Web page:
Gov. Sarah Palin's rural adviser, John Moller, took a boat trip out of cell phone range recently to fish with his family. Here's what he missed:
On Friday, a group of fishermen from the Lower Yukon River village of Marshall reportedly took to their boats for an illegal subsistence fishing trip meant to protest this season's tight restrictions on catching king salmon.
Meantime, a villager in Emmonak demanded an apology from Palin's team when the governor's office attributed a remark to him that many people in his village had already met their subsistence needs. The dust-up appeared to have blown over by Thursday night, with Moller e-mailing an apology and the villager offering his thanks.
The Daily News talked with Moller on Wednesday night, the day before he was scheduled to return to work, and two days before Palin made a surprise announcement that she was resigning. He talked about why some rivers are getting king salmon and some aren't, if the state administration can build bridges with rural subsistence fishermen, and the debate over regulating the number of king salmon caught by the Bering Sea pollock fleet.
As for the protest, Moller said he hadn't been briefed on it and planned to call back Thursday after returning to work. He couldn't be reached for a follow-up interview by press time.
Below are excerpts from the interview.
Q. Do you have any message for other villages? People who saw what Marshall did and might be tempted to do the same -- regardless of what the restrictions are, go out and get their king salmon?
A. What I will say is that when I was in Emmonak and there was a meeting down there, there was no talk, with the general public that is, that (they) had any intentions of going out there and breaking the -- the, you know -- the management that currently is in place. That's what I heard from Emmonak.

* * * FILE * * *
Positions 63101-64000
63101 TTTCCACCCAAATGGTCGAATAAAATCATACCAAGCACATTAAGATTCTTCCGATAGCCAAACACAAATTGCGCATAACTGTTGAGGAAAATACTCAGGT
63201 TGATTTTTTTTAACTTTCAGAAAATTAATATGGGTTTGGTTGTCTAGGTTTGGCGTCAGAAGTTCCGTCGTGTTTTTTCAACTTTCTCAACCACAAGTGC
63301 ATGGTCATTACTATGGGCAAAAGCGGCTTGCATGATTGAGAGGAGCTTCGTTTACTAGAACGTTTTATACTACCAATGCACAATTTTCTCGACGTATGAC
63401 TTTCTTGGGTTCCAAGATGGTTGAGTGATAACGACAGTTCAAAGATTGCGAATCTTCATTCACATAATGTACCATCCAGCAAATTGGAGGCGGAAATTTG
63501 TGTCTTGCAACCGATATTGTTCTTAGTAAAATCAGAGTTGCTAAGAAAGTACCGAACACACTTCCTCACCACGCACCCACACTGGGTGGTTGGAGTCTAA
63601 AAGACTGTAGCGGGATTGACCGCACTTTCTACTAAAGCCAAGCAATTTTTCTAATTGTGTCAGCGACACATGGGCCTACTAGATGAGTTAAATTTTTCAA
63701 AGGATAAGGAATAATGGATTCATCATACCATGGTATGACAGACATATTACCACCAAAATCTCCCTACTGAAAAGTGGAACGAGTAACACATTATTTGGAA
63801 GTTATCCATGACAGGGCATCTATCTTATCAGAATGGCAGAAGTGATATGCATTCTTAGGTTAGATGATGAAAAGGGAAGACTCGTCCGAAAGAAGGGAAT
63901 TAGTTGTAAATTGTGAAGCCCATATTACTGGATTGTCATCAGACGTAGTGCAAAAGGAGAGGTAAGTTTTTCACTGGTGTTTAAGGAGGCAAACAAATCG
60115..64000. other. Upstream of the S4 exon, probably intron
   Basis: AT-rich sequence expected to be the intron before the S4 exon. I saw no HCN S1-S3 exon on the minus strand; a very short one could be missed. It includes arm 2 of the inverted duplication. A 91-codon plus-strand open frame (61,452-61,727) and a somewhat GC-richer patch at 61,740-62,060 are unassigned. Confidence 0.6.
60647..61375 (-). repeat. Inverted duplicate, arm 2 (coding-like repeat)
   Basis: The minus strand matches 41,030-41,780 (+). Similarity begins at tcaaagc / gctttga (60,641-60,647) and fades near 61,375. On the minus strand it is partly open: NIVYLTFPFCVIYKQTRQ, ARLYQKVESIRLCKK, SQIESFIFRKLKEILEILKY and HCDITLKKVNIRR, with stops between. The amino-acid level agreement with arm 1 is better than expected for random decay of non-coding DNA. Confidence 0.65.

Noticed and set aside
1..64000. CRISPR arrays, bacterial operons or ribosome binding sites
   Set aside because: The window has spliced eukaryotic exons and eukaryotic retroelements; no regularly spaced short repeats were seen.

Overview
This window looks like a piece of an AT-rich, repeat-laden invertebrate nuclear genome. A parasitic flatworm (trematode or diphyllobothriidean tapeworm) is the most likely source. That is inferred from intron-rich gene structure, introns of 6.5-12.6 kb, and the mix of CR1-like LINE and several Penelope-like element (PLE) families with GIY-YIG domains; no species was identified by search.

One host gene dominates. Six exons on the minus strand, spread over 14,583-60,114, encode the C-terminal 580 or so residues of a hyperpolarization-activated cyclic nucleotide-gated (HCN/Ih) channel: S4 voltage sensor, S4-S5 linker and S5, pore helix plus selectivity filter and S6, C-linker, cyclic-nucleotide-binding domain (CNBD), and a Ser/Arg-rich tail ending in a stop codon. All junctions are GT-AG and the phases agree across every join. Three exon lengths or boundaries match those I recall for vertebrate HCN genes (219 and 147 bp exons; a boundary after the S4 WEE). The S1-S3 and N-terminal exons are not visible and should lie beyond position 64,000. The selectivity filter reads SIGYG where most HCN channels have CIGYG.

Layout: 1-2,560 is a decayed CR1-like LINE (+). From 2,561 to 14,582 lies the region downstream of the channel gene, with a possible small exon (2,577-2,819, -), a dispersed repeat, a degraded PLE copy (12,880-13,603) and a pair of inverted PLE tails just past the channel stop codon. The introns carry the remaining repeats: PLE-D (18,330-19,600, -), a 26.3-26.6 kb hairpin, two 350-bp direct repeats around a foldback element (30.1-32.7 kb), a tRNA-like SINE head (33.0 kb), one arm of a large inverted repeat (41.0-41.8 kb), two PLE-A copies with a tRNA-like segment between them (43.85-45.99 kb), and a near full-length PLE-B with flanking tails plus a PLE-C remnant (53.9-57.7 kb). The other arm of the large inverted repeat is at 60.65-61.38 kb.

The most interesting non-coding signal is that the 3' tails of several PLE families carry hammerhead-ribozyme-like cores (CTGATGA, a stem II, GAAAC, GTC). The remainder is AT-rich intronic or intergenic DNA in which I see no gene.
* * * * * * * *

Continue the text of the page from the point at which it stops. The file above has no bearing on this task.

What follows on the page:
Obviously, I can't encourage it. They put these management strategies in place for a reason ... and I'm not one to question that.
Q. The governor had, on her Twitter account, written these reports about good news from the Yukon. She wrote that you'd been talking to someone with CNN out there and had good news to report, including that maybe 50 percent of the people in Emmonak had gotten their subsistence goals met so far. Where did that information come from?
A. A couple of people mentioned at the subsistence, the federal subsistence board meeting, the public meeting there in Emmonak, that if I recall it was 50 or more percent have gotten it. Gotten their subsistence needs. And then many, many more people I talked to over the course of a couple days there had either gotten their subsistence ... or were partially there in terms of getting what they traditionally use.
Q. The people concerned about the Yukon king run have been concerned for a long time. Those passions have not really cooled. Why do you think there's been that continued tension?
A. Well, one of the catalysts to the emotions is, many people don't believe that the North Pacific council motion went far enough.
In other words, we're being asked to conserve for the health of this resource -- and they don't feel that the council motion was doing that in terms of other sectors of the industry.
(Note: The North Pacific Fishery Management Council oversees the Bering Sea pollock industry, which many Yukon River fishermen blame for dwindling king stocks. The council voted to limit how many salmon the industry can waste, though the cap isn't as strict as many villages requested.)
Q. Do you think the council motion went far enough?
A. What I think is, and I've said this before, is this is the first time they've gone anywhere with it. There's been no limit on it in the past. So that in itself is a milestone. It's been a long time in the works. And there are some tools in the motion ... that have the opportunity to have a significant savings with the king salmon.
Whether or not it comes to fruitation won't be known until it's implemented.
Q. Is there any conventional wisdom why we're hearing about lousy king runs all over the state except the Kuskokwim River? When you talk to people on the Kuskokwim they say they're doing well. ... Why is that?
A. There's a much bigger picture here than the trawlers and the Bering Sea. Are the trawlers part of it? Sure. Is global warming part of it? Probably. There's a much bigger issue out there. And I'm just listening. I'm relaying to you what some (Yukon River) elders told me, and I tend to agree with them that there's factors out there that we don't even have a clue about that is affecting the chinook salmon. We had some disease in some of the animals, some of the fish, and that contributes to some of it. But even the elders say we got to put some controls on, where we can put controls on it, but there's a bigger picture out there.Blog: The Village
By KYLE HOPKINS